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Thirteen Dead, Dozens Critical In Botched Mass Sterilization

Alex Olson Contributor

Over 50 women are in the hospital and 13 are dead after a botched mass sterilization of 83 women in Bilaspur, a city in the central Indian state of Chhattisgarh.

The state-run mass sterilization –part of a wider campaign to limit population growth in the world’s largest democracy– went horribly awry on Saturday, with a mounting death toll. The district commissioner admitted that “reports of a drop in pulse, vomiting and other ailments started pouring in on Monday from the women who underwent surgery.”

The cause of these symptoms, and where exactly the sterilization surgeries went wrong, is still unclear, though local officials said the hospital where the surgeries were performed was not adequately equipped to handle the large number of women opting for permanent sterilization, The Telegraph reports.

The women were paid 1,400 rupees, about $23, in return for attending the “sterilization camp.”

More than 80 surgeries were performed by one doctor and his assistant in five hours, according to The Indian Express. Bilaspur’s chief medical officer, R.L. Bhange, argued the procedures were properly conducted.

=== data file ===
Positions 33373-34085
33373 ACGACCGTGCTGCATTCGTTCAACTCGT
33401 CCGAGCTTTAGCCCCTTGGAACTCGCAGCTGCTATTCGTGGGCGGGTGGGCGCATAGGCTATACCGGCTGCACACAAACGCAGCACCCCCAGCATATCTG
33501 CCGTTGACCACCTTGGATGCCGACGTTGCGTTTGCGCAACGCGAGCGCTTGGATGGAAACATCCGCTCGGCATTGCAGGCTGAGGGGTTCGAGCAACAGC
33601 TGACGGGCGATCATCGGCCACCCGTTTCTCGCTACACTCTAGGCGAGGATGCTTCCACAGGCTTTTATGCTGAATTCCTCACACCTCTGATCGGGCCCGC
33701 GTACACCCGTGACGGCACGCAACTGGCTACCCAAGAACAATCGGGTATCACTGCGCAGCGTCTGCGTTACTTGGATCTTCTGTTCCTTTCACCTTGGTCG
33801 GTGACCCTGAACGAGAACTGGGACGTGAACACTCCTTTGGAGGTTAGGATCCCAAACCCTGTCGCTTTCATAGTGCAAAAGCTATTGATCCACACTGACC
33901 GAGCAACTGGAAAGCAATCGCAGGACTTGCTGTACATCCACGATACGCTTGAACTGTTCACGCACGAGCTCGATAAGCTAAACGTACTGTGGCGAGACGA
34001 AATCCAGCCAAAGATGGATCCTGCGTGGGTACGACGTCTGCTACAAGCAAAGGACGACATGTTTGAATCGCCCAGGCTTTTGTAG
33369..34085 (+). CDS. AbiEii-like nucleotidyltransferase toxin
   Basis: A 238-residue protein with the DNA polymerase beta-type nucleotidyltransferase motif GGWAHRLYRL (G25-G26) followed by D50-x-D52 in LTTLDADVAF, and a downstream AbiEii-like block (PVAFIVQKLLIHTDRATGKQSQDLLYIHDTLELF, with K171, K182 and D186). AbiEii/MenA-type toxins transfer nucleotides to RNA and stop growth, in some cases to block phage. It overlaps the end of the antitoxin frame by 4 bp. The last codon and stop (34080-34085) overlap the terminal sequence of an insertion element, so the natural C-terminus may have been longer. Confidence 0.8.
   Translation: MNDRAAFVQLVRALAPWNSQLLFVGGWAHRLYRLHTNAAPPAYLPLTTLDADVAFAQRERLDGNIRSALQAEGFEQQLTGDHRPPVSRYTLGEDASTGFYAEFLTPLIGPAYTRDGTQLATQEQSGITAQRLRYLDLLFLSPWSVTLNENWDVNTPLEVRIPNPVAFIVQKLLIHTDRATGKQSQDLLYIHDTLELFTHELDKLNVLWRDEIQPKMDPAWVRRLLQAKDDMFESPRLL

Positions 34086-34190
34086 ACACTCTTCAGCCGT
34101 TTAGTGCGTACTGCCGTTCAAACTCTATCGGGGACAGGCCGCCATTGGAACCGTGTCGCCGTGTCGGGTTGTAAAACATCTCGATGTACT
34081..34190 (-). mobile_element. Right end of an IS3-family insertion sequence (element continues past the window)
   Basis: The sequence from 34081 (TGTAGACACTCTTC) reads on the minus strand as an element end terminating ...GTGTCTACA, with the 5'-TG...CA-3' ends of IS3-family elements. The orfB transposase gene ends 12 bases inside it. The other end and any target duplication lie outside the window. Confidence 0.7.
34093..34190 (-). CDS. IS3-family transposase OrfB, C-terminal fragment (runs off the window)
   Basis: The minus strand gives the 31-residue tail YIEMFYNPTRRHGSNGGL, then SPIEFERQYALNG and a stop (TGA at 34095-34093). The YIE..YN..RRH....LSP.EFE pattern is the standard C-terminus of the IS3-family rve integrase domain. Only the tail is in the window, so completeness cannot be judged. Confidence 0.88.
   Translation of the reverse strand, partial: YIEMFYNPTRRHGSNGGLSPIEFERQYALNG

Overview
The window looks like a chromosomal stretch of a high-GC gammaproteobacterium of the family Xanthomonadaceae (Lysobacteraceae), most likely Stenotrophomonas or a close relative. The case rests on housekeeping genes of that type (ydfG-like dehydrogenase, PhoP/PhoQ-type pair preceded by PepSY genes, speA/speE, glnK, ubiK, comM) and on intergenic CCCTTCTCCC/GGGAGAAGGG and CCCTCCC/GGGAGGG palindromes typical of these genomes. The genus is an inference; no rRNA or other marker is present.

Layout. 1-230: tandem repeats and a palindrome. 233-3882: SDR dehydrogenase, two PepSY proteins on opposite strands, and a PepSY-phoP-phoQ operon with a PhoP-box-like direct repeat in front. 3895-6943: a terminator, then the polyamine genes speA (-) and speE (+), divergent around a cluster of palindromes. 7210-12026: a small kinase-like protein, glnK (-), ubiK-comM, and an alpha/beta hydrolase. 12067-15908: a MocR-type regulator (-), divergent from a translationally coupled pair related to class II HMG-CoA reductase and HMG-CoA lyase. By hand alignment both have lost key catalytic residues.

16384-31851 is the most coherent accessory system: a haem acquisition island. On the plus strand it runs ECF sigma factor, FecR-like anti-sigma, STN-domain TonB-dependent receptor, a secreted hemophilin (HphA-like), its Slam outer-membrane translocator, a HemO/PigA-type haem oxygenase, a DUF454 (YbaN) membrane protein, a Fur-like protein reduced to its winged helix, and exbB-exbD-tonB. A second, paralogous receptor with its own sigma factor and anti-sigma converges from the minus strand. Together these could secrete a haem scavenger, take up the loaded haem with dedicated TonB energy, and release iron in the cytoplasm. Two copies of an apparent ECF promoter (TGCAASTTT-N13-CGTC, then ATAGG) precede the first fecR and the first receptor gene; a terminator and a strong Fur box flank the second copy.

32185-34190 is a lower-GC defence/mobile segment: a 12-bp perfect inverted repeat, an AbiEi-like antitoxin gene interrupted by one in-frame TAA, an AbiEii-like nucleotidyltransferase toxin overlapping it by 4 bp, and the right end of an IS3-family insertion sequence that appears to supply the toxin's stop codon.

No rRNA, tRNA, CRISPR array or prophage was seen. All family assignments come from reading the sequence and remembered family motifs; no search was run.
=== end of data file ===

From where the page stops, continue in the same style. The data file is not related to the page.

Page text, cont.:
“There was no negligence. He is a senior doctor,” Bhange told The Indian Express, before adding that his organization would be investigating the incident.

Despite these claims, The Indian Express reports the surgeries were grossly non-compliant with government regulations. The same surgical instruments were used on all the women, and each operation was completed in about four minutes. In addition, the place where the surgeries were conducted had been unused and nearly abandoned for almost a year.

The women were allegedly forced to lie on the ground during the operations, prompting speculation that the deaths might be due to septic shock.

The deaths have prompted allegations from the victims’ families that the purportedly voluntary birth control measures were actually forced sterilization, instigated by local health workers, The Telegraph reports.

“She was taken without our permission,” said Mahesh Suryavanshi of his sister-in-law, Nem Bai.

“We told them repeatedly that she has just given birth, but they did not listen. They said nothing would happen, it was a minor operation. They herded them like cattle and took them.

“She was unwell when they took her, and her condition had worsened when she returned.”